These issues seem to be a potential source of insidious bugs in scripts. While users of products such as TclBlend and Jacl seem to be able to deal with them readily, careful consideration will be needed before inflicting them upon the broader Tcl community.

In addition to issues of lifetime management, mutable objects introduce subtler changes into Tcl's semantics. In particular, if several variables contain references to the same mutable object, what should variable traces do when one of the variables is used? If the interpreter is required to track down all the uses of the object to fire potential traces, most of the advantages of mutable objects would be lost. If it bypasses the traces instead, it is possible for the string representation of a variable to be accessed or changed without the corresponding traces firing. Neither of these choices seems natural to Tcl.

All these considerations notwithstanding, it seems likely that in Tcl 9, when radical semantic changes can be contemplated, some sort of Tcl_Obj polymorphism and mutability will be considered.

4.6 New object types

In some cases, when something cannot be fully compiled, at least part of the work of the compiler could be saved. It would be attractive at least to have a couple of new internal representations: parsedScript, which would allow parsing a script and reuse of its parse tree in situations where bytecodes cannot be saved, and hashedString, which would save the computed hash code for a string for use where the string can be used as a key into different hash tables.

More speculatively, one can imagine a data type that is specific to constructed strings[13] (ones built up by substitution) and to substrings (as extracted by commands like [string range] and [regexp]). Such a data type could:

Together with such a data type, we could also envision storing short literal strings in the Tcl_Obj structure itself, so that they would not require any additional memory allocation. Both these changes would break a good bit of existing C code, so would have to wait for Tcl9.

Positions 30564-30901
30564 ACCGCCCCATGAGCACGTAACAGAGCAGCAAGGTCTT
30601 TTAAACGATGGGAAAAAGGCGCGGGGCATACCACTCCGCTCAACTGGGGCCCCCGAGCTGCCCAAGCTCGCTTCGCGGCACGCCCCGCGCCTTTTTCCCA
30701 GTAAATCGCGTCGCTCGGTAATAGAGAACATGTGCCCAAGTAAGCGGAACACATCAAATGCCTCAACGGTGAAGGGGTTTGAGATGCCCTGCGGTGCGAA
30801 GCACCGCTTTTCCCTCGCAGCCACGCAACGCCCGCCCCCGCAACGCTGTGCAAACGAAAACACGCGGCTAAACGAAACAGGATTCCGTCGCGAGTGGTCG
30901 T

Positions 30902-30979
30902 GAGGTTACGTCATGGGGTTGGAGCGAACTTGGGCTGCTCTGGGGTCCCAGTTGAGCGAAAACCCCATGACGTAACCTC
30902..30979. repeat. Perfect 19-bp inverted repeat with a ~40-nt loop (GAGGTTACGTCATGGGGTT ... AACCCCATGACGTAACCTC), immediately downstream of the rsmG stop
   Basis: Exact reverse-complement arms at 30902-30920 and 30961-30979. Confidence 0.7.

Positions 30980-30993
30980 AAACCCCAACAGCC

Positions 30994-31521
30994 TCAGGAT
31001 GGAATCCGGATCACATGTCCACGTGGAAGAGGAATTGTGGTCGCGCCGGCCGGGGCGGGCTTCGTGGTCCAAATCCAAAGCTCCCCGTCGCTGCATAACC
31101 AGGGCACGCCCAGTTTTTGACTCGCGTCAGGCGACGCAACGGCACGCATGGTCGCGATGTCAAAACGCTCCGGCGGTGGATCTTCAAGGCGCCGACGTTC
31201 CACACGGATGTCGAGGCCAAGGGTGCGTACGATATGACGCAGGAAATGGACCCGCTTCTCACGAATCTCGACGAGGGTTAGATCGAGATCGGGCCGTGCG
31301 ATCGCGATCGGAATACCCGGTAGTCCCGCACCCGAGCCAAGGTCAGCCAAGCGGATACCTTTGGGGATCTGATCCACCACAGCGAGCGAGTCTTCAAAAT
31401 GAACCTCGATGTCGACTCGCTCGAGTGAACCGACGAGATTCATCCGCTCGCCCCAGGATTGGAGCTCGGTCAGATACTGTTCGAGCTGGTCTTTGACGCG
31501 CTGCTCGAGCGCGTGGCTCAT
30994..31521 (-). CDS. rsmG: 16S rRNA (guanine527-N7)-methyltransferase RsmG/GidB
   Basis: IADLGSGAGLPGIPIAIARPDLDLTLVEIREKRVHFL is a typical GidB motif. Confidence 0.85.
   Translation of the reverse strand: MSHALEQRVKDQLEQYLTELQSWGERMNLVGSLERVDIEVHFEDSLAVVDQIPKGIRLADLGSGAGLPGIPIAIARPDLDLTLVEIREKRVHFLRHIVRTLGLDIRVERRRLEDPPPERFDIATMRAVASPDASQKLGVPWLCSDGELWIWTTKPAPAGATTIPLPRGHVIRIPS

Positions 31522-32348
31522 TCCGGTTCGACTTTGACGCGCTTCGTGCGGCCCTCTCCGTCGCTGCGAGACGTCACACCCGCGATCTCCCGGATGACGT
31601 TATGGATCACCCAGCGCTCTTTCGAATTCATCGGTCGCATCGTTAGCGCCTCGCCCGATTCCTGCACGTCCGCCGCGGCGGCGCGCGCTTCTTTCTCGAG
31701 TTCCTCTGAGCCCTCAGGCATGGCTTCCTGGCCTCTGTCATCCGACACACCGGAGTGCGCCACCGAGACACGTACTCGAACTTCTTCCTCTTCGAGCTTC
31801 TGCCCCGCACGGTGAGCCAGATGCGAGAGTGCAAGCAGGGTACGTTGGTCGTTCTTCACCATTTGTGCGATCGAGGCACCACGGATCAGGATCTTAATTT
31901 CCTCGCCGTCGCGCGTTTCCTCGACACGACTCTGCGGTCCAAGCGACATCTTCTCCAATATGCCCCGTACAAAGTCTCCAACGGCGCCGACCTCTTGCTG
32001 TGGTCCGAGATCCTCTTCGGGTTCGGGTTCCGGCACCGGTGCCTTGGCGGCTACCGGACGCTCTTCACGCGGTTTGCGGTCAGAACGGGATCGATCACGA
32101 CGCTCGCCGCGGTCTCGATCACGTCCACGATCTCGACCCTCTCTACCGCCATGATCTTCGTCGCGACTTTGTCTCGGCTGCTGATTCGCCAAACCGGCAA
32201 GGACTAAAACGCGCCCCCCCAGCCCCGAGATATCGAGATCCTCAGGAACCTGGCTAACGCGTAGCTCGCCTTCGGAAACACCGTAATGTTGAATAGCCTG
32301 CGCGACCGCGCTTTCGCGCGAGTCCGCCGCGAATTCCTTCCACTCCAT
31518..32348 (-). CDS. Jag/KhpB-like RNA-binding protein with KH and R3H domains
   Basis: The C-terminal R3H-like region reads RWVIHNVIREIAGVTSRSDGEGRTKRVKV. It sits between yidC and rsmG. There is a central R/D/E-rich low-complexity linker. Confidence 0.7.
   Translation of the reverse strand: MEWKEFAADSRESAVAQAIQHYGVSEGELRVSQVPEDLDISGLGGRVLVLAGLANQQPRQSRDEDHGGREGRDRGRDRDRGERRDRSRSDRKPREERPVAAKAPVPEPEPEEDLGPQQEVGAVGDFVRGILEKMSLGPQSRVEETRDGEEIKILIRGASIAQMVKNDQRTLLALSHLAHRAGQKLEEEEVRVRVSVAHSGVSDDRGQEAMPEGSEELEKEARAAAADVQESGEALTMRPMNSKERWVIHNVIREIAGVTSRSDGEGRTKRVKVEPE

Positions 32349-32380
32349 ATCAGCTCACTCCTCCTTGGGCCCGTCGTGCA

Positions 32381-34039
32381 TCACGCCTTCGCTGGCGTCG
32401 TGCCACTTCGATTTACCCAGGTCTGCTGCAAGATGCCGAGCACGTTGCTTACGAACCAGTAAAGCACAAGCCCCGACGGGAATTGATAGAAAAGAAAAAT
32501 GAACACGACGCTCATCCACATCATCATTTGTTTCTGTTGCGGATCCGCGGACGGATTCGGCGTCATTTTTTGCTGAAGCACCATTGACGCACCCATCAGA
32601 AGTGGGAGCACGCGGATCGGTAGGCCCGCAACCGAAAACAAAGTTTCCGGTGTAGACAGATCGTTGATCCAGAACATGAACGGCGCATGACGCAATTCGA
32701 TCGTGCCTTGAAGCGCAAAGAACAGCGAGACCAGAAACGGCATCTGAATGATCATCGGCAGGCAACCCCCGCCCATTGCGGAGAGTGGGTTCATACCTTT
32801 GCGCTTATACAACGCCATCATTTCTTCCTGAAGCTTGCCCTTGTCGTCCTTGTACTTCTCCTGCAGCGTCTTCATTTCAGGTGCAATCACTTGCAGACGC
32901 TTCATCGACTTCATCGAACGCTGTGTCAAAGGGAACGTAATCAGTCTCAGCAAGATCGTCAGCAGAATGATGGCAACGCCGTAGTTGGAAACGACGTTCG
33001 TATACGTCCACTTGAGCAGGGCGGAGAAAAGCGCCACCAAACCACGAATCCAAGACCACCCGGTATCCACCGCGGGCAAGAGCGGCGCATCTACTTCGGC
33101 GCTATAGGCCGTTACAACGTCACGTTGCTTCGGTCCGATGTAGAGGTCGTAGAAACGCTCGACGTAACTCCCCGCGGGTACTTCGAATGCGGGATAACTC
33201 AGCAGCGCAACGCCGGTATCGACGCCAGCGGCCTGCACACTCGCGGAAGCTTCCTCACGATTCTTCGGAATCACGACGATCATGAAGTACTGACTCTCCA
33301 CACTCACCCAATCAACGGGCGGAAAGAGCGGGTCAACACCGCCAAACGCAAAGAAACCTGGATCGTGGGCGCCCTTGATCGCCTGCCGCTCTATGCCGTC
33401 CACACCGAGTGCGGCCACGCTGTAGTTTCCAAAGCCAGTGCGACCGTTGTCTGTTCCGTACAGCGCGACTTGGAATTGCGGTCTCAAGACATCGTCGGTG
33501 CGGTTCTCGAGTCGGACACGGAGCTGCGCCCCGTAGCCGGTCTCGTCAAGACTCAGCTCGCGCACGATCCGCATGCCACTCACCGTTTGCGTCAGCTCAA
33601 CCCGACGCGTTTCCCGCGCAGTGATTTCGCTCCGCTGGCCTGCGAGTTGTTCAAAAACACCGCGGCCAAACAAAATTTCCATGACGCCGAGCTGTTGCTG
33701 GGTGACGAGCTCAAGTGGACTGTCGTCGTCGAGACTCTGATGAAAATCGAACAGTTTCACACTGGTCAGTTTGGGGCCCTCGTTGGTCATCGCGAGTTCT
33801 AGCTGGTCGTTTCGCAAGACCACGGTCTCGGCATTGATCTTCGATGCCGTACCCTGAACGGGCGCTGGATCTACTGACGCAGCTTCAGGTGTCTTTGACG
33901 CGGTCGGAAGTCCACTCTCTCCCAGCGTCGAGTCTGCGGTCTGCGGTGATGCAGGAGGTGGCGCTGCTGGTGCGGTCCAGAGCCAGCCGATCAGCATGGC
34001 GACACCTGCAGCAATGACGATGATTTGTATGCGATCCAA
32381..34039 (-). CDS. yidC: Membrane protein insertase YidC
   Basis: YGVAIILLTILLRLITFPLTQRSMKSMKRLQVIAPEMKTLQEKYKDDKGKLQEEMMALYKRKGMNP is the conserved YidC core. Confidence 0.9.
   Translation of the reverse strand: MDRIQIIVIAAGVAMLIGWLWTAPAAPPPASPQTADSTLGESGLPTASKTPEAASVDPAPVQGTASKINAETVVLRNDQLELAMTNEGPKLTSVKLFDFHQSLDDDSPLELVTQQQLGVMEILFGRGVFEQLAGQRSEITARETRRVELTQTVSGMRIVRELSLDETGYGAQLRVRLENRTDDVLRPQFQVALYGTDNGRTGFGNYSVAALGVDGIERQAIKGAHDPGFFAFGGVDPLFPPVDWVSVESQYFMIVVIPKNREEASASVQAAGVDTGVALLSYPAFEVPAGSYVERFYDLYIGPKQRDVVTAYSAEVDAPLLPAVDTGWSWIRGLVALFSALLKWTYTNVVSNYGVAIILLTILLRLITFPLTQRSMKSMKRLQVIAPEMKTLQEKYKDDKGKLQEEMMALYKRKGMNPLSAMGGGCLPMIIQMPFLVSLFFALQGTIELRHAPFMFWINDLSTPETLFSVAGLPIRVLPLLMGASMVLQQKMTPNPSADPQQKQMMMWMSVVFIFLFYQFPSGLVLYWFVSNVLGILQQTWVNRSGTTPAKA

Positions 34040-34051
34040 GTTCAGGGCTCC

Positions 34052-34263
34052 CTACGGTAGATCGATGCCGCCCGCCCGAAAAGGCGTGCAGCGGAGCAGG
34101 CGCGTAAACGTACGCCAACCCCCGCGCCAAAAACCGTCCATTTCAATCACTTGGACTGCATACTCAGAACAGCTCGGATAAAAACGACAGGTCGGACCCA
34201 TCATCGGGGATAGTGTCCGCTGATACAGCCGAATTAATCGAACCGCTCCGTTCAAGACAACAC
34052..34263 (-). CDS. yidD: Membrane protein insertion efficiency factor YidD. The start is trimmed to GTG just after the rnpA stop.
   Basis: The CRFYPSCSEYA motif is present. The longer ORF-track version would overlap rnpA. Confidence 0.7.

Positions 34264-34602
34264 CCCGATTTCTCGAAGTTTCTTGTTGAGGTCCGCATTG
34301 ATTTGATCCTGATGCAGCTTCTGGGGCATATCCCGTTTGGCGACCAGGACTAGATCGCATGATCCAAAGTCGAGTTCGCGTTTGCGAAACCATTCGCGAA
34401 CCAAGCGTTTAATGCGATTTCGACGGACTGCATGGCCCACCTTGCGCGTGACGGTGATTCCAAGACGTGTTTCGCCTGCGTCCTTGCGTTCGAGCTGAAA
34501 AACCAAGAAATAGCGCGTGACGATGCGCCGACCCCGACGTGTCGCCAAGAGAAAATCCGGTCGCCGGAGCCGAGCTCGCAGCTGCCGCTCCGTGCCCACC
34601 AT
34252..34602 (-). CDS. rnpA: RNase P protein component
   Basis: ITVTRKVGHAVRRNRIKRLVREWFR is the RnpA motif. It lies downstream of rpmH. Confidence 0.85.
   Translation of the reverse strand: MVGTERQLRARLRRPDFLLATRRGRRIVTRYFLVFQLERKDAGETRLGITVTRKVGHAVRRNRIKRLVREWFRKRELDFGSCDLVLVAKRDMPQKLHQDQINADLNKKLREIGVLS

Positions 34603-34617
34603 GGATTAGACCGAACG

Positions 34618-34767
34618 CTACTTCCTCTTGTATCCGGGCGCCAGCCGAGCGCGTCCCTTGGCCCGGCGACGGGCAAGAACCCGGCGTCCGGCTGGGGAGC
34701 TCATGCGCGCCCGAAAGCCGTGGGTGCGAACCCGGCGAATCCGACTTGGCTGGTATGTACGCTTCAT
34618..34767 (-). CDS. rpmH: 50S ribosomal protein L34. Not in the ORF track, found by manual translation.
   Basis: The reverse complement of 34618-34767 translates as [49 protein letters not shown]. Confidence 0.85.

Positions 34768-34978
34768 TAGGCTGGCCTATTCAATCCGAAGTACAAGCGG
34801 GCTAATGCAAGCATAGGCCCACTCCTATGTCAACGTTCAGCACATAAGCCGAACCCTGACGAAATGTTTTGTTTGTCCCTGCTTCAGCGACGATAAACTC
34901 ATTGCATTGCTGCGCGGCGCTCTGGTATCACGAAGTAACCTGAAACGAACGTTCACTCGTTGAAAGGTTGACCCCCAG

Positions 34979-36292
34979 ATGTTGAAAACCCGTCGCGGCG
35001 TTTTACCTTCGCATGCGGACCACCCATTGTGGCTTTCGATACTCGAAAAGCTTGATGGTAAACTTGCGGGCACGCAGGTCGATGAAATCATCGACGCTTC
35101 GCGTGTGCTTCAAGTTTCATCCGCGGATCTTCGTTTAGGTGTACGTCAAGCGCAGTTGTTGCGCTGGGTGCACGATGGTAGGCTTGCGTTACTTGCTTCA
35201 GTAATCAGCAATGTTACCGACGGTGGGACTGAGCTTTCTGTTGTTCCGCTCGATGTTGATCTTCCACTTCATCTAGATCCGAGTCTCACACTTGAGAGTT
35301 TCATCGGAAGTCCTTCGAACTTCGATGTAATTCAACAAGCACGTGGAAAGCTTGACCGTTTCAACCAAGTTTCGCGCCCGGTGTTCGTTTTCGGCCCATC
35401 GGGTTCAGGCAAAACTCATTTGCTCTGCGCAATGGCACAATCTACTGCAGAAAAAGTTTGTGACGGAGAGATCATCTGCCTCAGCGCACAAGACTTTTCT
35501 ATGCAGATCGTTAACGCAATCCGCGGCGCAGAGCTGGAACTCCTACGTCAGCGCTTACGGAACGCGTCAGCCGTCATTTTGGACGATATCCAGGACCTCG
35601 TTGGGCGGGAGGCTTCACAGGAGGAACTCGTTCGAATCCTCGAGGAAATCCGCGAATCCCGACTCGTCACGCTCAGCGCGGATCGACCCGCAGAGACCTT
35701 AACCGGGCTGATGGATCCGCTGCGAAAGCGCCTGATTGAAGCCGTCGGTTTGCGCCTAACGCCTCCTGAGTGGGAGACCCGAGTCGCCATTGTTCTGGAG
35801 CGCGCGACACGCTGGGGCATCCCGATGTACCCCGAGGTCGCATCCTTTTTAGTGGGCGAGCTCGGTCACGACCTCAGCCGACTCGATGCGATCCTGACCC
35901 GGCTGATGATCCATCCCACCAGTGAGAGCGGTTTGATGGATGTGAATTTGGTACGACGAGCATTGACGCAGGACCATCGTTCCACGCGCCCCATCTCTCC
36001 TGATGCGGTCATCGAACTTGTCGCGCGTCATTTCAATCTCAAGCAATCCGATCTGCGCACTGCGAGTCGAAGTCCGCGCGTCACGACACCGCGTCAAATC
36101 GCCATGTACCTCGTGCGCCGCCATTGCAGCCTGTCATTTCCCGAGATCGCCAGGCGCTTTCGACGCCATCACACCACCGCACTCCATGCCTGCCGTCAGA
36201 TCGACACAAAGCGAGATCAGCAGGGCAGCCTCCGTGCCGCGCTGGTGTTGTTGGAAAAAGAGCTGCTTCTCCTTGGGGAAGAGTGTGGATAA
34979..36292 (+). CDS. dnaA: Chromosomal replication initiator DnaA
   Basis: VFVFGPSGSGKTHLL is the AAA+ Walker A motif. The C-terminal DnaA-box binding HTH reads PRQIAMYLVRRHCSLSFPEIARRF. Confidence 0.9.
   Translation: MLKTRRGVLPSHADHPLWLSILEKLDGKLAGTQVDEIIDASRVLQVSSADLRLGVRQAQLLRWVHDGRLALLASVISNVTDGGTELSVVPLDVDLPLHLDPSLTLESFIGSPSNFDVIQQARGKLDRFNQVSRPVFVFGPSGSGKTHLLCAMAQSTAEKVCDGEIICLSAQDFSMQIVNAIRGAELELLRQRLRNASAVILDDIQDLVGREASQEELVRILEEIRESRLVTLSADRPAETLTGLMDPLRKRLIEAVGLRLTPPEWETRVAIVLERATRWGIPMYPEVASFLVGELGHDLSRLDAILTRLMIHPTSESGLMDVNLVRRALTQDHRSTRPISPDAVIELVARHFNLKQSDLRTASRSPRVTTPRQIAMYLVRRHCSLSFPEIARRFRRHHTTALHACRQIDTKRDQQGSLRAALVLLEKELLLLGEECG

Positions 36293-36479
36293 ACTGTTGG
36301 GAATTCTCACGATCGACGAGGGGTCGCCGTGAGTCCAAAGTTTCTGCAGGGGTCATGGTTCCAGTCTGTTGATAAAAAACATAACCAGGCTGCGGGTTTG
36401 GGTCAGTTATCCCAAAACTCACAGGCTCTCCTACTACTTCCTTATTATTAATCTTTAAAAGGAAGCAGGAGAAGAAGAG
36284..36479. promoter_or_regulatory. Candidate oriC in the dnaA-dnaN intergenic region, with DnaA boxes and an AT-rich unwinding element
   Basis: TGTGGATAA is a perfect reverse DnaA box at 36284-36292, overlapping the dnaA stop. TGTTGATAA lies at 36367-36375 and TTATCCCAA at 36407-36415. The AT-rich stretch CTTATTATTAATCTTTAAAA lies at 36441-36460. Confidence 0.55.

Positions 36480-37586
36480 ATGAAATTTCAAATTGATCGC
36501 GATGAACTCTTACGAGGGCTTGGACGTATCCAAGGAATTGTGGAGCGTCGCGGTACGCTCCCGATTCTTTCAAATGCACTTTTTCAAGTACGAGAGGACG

5. Conclusions

Between Tcl 7.6 and 8.0, there was an improvement in performance of about an order of magnitude for typical Tcl scripts. Releases 8.1 through 8.3 displayed a distressing trend to get incrementally slower (largely because of the demands imposed by Unicode support). In 8.4, the efforts of a number of Tcl maintainers have reversed this trend and made substantial additional improvements to performance.

Many additional optimizations, mostly relating to object copying shimmering, can be foreseen. Some of them simply need programming; others represent changes to the Tcl language semantics and will need a new major release before they can be considered.

Tcl's reputation as a "slow" language is largely undeserved, not least because it is most appropriately used as an interface layer to connect codes in other languages. Moreover, careful coding with attention to how the interpreter manages data can result in order-of-magnitude improvements in Tcl performance.

References

[1] "The anatomy of a bytecoded command." http://wiki.tcl.tk/1604
[2] "Can you run this benchmark 10 times faster?" http://wiki.tcl.tk/1173
[3] Chevreux, Bastien, Christoph Göthe, and Sebastian Lepe. "Writing commercial-grade multiplatform end-user applications with Tcl/Tk and PowerTcl." Proc. 2nd European Tcl/Tk Workshop, München, 2002. http://www.t-ide.com/tcl2002e/bach_tclpaper.ps.gz
[4] Duffin, Paul. "Feather: teaching Tcl objects to fly."
[5] Ertl, M. Anton. "A portable Forth engine." Proc. EuroFORTH Conf., 1993. http://www.complang.
tuwien.ac.at/papers/ertl93.ps.gz

[6] Ertl, M. Anton. "Threaded code." Unpublished report, Institut für Computersprachen, Technischen Universität Wien. http://www.complang.tuwien.ac.at/forth/threaded-code.html
[7] Lewis, Brian. "An on-the-fly bytecode compiler for Tcl." Proc. 4th Intl. Tcl/Tk Workshop. Monterey, Calif: USENIX, 1996, pp. 103-114. http://www.usenix.org/publications/library/proceedings/tcl96/lewis.html
[8] "Scripted compiler." http://wiki.tcl.tk/3687. The paper of Steve Landers and Jean-Claude Wippler presented at this conference describes the ideas more formally.
[9] "Shuffle a list." http://wiki.tcl.tk/941
[10] Sofer, Miguel, et al. "MS's bytecode engine ideas." http://wiki.tcl.tk/1685
[11] Stallman, Richard, et. al. Using the GNU Compiler Collection (GCC). Cambridge, Mass.: Free Software Foundation, 2002. http://gcc.gnu.org/onlinedocs/gcc/Labels-as-Values.html
[12] "Tcl performance." http://wiki.tcl.tk/348
[13] "Tcl9 and annotated strings." http://wiki.tcl.tk/3073
1The name of the structure is something of a misnomer; a Tcl_Obj is not an object in the sense that object-oriented programming generally uses the term. Tcl_Value would have been a better choice, but the name was already taken.
2The tclbench program is available at SourceForge as a module within the tcllib project: http://tcllib.sf.net/
3TclX is now apparently being maintained as SourceForge: http://tclx.sf.net
4Here we are also seeing the difficulty of executing [string index] against a UTF-8 string. The [split] command is able to walk the multibyte sequences once, while [string index] scans them repeatedly.
5This behavior is arguably a bug caused by over-eager sharing of literal strings in the compiler, and may be fixed in a patch release. For Tcl 8.0 through 8.4.0, you should be aware of it.
6The experimental code is still available in the CVS repository, under the branch tag, S4, but it is far behind the current implementation.